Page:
Sentinel node localization in primary melanoma: Learning curve and results

A. Testori, M. Bartolomei, C. Grana, M. Mezzetti, M. Chinol, G. Mazzarol, I. Lazzari, G. Paganelli, J. G. Geraghty, B. Andreoni, U. Veronesi

Research output: Contribution to journalArticlepeer-review


Ninety primary melanoma patients were studied to investigate the importance of adopting the simultaneous use of patent blue dye (PBD) and lymphoscintigraphy plus gamma detection probe to locate the sentinel node (SN). In total 135 SNs in 105 basins were visualized preoperatively under a gamma camera after lymphoscintigraphy. When a SN was identified intraoperatively, its radioactivity level and colour were verified and documented. Two of the SNs seen on lymphoscintigraphy were not found. Using PBD 78.52% of the SNs were identified; 95.5% were identified using the gamma detection probe. Using both methods together 98.5% of the SNs were defected. Twenty-two patients (24.4%) had pathologically positive SNs. The surgical learning curve was assessed for the two techniques. The learning curve associated with the methodology was important in finding the SN when using PBD associated with lymphoscintigraphy, but not when the gamma detection probe was used; we found a statistically significant reduction in the percentage of stained SNs found using PBD in the initial 14 SNs biopsied compared with the subsequent 121 nodes. This is important as not all institutions have access to a gamma probe. The time required to identify each SN was documented and analysed. The duration of the procedure was significantly shorter for stained SNs than for non-stained SNs, which support the use of both PBD and the gamma probe. In conclusion, SN biopsy should be performed by surgeons and nuclear medicine doctors in co-operation, both methods being adopted simultaneously to reduce the percentage of procedure failures.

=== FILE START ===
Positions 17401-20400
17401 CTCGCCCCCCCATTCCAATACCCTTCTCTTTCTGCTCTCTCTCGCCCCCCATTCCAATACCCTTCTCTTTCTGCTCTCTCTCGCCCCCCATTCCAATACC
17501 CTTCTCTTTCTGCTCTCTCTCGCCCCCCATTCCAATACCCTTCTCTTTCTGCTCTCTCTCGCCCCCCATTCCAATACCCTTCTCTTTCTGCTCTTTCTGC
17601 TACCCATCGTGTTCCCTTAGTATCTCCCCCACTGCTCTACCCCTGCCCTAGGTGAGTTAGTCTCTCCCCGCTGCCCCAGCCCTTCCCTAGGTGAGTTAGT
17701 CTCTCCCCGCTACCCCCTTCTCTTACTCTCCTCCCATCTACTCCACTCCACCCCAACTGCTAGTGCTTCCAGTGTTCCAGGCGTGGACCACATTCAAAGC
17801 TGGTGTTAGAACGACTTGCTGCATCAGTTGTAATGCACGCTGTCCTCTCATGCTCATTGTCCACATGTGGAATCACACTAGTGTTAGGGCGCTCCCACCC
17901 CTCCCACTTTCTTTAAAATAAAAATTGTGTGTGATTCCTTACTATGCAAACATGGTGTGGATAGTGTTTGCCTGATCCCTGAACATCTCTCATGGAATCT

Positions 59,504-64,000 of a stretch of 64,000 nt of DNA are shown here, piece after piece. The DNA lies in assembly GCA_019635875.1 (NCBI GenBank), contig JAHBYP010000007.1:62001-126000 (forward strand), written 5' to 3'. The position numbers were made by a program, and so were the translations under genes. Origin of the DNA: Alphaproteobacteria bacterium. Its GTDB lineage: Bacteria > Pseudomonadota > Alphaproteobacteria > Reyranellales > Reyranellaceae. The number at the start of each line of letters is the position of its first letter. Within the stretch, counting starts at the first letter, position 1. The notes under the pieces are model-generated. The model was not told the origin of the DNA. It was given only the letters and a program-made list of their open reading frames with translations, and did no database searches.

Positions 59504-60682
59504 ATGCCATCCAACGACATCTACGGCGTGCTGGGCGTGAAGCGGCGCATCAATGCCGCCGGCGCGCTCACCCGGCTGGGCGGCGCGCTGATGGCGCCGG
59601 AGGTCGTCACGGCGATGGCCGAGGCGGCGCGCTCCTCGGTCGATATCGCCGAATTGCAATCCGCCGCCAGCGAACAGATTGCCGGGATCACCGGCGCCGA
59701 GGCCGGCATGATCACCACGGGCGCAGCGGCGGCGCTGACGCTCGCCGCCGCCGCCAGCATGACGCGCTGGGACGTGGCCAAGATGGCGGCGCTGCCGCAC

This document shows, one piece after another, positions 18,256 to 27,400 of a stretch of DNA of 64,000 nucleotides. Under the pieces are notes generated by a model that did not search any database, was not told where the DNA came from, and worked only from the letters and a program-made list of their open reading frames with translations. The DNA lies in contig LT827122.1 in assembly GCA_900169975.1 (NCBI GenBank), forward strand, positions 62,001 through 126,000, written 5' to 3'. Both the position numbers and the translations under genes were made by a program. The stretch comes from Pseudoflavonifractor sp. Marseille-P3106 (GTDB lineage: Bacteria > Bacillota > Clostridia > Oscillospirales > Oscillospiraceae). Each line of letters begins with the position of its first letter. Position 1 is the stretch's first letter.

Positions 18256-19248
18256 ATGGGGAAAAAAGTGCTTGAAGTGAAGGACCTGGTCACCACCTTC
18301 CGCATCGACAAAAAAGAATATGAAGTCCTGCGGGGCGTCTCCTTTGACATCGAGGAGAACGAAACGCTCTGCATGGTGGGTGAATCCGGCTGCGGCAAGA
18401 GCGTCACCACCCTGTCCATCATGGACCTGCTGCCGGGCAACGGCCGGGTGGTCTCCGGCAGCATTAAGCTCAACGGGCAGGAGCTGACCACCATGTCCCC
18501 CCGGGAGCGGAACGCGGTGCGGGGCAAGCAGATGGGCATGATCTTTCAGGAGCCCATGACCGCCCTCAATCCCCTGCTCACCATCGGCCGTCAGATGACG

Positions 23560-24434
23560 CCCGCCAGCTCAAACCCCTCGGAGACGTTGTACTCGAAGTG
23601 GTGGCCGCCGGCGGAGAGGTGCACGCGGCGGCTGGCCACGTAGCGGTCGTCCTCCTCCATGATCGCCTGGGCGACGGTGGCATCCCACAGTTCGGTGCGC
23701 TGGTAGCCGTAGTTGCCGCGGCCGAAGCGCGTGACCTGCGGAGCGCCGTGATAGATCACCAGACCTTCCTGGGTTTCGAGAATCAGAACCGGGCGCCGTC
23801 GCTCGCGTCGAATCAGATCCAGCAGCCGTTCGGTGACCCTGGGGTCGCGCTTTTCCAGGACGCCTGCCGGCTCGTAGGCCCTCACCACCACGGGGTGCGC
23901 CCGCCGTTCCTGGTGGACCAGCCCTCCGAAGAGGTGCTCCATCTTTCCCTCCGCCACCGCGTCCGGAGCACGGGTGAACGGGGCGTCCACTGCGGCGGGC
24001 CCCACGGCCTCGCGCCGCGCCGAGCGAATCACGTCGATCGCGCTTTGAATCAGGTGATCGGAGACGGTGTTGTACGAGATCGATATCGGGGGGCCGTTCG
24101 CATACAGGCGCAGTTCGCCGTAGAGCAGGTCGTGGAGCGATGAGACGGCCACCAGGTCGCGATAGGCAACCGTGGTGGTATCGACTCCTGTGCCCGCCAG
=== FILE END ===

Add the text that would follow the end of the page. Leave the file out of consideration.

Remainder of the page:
Original languageEnglish
Pages (from-to)587-593
Number of pages7
JournalMelanoma Research
Issue number6
Publication statusPublished - 1999


  • Gamma detection probe
  • Melanoma
  • Patent blue dye
  • Sentinel node

ASJC Scopus subject areas

  • Cancer Research
  • Dermatology


Dive into the research topics of 'Sentinel node localization in primary melanoma: Learning curve and results'. Together they form a unique fingerprint.

Cite this